Last week, Mayor Greg Nickels got $3 million more to fulfill his desire named streetcar. Nickels convinced Sen. Patty Murray to include $3 million in this year’s Senate transportation bill for the yet-to-be approved, Vulcan-backed trolley envisioned to run from downtown to South Lake Union. That’s three times the amount Murray got to help replace the tottering Alaskan Way Viaduct. This porkeven in lean timesdoesn’t make all Seattle City Council members happy. Council President Peter Steinbrueck says, “I have to express some strong disappointment that our federal funds were not prioritized to our strong and urgent need to replace the viaduct.” Steinbrueck adds, “This is a pet project. It’s under the radar.”
Nickels’ spokesperson Marianne Bischel says Steinbrueck is comparing apples to oranges. The feds can fund the streetcar out of “bus facilities money,” while the viaduct can only be fixed with highway dough. She says the mayor is working hard to secure $500 million in federal funding for viaduct replacement, but that’s a long-term project. The streetcar is “something we can make happen very quickly,” says Bischel. “We are quietly and effectively putting together funding for the streetcar.” GEORGE HOWLAND JR.
If there were a Pulitzer for parody, then it would surely go to an anonymous reporter at the Seattle Post-Intelligencer. Last week, Seattle Times Publisher Frank Blethen circulated his “Annual Mid-Year Message” to Times employees, a windy missive with a “hey-I’m-a-man-of-the-people” tone that contained much company chest-thumping and decried P-I owner Hearst’s stance on the ongoing JOA battle. “Remaining ‘fiercely independent’ means serving our community and being beholden only to our readers, something we do as well as any daily newspaper in the country,” bragged Blethen. In response, someone at the P-I penned their version of Blethen’s memo. “Remaining ‘fiercely redundant’ means serving our community leftovers and bedeviling not only our readers but our creditors as well,” reads the comic reply, which phrase by phrase turns Blethen’s logic and tone on its head. To read both versions, go to www.poynter.org/romenesko and click on Memos. PHILIP DAWDY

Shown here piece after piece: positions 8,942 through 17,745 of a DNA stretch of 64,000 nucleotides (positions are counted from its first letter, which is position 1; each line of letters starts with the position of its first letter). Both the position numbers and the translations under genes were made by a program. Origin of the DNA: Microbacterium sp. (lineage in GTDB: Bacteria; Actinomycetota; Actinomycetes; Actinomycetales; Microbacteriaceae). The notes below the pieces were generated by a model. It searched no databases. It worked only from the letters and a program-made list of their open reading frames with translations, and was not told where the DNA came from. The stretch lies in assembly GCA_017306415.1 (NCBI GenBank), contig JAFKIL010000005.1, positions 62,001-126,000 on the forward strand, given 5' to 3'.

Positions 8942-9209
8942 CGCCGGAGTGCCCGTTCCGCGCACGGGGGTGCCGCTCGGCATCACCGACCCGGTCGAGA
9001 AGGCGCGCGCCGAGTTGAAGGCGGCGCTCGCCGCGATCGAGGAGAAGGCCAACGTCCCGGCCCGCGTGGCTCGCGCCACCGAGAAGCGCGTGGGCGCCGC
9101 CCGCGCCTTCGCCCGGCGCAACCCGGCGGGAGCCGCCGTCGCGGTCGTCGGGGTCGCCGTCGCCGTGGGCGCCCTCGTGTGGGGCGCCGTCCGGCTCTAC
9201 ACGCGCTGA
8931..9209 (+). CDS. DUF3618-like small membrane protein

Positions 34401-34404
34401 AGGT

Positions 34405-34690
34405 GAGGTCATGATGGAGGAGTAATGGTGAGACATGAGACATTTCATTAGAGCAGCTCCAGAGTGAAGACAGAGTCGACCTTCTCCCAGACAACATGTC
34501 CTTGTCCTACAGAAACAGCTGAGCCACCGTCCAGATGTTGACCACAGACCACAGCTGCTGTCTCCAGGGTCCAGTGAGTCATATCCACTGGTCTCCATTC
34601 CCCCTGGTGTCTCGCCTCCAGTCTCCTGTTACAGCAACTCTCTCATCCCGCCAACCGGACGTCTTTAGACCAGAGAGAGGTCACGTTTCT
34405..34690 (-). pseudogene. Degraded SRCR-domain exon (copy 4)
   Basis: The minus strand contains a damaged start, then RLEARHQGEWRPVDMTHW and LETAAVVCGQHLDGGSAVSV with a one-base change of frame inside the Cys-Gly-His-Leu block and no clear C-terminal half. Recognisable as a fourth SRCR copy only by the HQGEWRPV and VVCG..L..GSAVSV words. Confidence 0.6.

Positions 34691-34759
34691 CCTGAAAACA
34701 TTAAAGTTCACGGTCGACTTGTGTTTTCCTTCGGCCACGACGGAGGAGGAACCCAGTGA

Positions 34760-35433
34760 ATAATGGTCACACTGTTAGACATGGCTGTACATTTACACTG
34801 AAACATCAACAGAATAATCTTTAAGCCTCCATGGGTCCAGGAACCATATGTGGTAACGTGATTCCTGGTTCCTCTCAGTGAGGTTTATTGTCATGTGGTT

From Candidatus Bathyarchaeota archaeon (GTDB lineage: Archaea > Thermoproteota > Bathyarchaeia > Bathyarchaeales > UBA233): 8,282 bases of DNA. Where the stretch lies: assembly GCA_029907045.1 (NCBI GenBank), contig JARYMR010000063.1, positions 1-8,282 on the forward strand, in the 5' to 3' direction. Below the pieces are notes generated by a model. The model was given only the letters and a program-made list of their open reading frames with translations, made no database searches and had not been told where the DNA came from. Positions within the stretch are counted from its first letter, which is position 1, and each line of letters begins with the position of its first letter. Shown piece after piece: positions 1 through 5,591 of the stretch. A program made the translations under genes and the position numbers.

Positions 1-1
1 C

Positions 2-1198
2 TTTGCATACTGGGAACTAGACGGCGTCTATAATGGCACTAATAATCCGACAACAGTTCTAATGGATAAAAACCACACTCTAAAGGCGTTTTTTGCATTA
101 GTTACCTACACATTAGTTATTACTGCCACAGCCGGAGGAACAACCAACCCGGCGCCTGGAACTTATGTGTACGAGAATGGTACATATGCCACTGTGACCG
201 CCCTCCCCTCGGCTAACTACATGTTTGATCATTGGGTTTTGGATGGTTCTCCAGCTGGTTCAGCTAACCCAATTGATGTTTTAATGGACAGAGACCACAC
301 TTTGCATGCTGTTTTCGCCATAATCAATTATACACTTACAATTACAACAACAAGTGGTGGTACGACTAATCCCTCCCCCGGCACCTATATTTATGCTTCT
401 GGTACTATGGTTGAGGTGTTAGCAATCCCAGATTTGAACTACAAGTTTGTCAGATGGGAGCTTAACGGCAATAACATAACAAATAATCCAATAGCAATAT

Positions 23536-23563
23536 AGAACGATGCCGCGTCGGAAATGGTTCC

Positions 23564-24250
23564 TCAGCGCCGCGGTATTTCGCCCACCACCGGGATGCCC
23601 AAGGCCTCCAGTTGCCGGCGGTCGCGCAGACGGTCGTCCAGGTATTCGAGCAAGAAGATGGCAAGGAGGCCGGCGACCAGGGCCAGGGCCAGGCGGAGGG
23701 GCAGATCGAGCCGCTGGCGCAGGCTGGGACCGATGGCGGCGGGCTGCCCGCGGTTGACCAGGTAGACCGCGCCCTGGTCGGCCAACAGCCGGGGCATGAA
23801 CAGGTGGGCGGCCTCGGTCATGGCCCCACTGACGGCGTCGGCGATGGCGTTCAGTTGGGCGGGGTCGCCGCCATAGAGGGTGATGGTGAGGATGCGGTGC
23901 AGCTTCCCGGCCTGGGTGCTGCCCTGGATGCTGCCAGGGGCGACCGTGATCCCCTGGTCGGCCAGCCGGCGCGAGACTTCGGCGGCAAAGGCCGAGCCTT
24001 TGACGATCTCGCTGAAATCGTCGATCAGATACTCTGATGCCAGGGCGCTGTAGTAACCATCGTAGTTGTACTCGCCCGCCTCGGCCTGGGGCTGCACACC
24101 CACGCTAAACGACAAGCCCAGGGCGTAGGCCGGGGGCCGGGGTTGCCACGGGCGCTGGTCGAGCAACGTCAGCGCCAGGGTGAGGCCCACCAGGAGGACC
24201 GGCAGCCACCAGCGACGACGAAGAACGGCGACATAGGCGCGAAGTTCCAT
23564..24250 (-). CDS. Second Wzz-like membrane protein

“They still don’t get it,” Jim Biteman says of Catholic Church leaders. Biteman, head of the local chapter of Survivors Network of Those Abused by Priests (SNAP), responded to a Friday, Sept. 5, speech here by Bishop Wilton Gregory, president of the nationwide Conference of Catholic Bishops, in which he accused the press of “obsessively” covering the church’s sex-abuse crisis. “They’re trying to deflect responsibility, just like they initially tried to deflect responsibility on victims,” Biteman says. The bishop was in town for a conference of religion newswritersan occasion that Biteman and his group used as a platform. SNAP held a press conference asking the church to remove a lawyer from her position handling calls from abuse victims on a toll-free hot line. The group believes the information from victims is not kept confidential and that a counselor would be better suited to that role. Over the weekend, SNAP also took the aggressive step of distributing leaflets outside Catholic churches in Seattle and Tacoma offering help to abuse victims. NINA SHAPIRO
Who broke the rules that forced the Seattle City Council to repeal the zoning changes at Rick’s strip club in Lake City? So far, we know that six City Council members had improper ex parte communications about the matter. Three council membersPeter Steinbrueck, Nick Licata, and Margaret Pagelerhave told Seattle Weekly it wasn’t them. We’re still awaiting revelations from Jan Drago, Richard McIver, Judy Nicastro, and Heidi Wills. Steinbrueck says we’ll soon get a complete report. City Council staff is compiling as complete a record as possible of all ex parte contacts as part of the process for rehearing the zoning changes later this fall.
For those whose Strippergate appetite is unquenchable, why not see the canceled checks from Frank Colacurcio Jr. and associates for yourselves? From now until Sept. 15, all campaigns must make all their financial records available to the public at advertised dates and locations. For a complete list of addresses and times, visit www.seattle.gov/elections/. G.H.